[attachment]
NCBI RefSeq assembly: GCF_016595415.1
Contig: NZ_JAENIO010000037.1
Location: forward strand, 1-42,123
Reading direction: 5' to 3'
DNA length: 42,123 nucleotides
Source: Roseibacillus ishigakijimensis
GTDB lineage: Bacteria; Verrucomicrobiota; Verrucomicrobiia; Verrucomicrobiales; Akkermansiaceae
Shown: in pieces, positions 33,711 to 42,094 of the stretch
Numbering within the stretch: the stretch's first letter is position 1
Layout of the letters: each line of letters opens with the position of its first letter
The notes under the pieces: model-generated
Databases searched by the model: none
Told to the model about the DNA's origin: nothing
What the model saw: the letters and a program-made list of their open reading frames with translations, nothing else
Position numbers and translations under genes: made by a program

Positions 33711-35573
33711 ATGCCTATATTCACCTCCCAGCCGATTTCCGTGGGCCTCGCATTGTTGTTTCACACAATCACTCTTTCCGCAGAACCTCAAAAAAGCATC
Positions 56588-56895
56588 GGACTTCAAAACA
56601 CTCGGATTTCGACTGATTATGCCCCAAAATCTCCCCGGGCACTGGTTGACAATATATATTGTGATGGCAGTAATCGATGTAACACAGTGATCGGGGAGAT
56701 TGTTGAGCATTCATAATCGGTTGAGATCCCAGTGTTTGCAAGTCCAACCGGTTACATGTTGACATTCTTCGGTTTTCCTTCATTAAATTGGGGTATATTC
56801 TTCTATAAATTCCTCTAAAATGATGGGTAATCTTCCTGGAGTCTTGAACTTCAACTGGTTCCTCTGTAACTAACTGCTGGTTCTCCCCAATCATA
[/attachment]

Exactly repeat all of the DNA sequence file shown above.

NCBI RefSeq assembly: GCF_016595415.1
Contig: NZ_JAENIO010000037.1
Location: forward strand, 1-42,123
Reading direction: 5' to 3'
DNA length: 42,123 nucleotides
Source: Roseibacillus ishigakijimensis
GTDB lineage: Bacteria; Verrucomicrobiota; Verrucomicrobiia; Verrucomicrobiales; Akkermansiaceae
Shown: in pieces, positions 33,711 to 42,094 of the stretch
Numbering within the stretch: the stretch's first letter is position 1
Layout of the letters: each line of letters opens with the position of its first letter
The notes under the pieces: model-generated
Databases searched by the model: none
Told to the model about the DNA's origin: nothing
What the model saw: the letters and a program-made list of their open reading frames with translations, nothing else
Position numbers and translations under genes: made by a program

Positions 33711-35573
33711 ATGCCTATATTCACCTCCCAGCCGATTTCCGTGGGCCTCGCATTGTTGTTTCACACAATCACTCTTTCCGCAGAACCTCAAAAAAGCATC
Positions 56588-56895
56588 GGACTTCAAAACA
56601 CTCGGATTTCGACTGATTATGCCCCAAAATCTCCCCGGGCACTGGTTGACAATATATATTGTGATGGCAGTAATCGATGTAACACAGTGATCGGGGAGAT
56701 TGTTGAGCATTCATAATCGGTTGAGATCCCAGTGTTTGCAAGTCCAACCGGTTACATGTTGACATTCTTCGGTTTTCCTTCATTAAATTGGGGTATATTC
56801 TTCTATAAATTCCTCTAAAATGATGGGTAATCTTCCTGGAGTCTTGAACTTCAACTGGTTCCTCTGTAACTAACTGCTGGTTCTCCCCAATCATA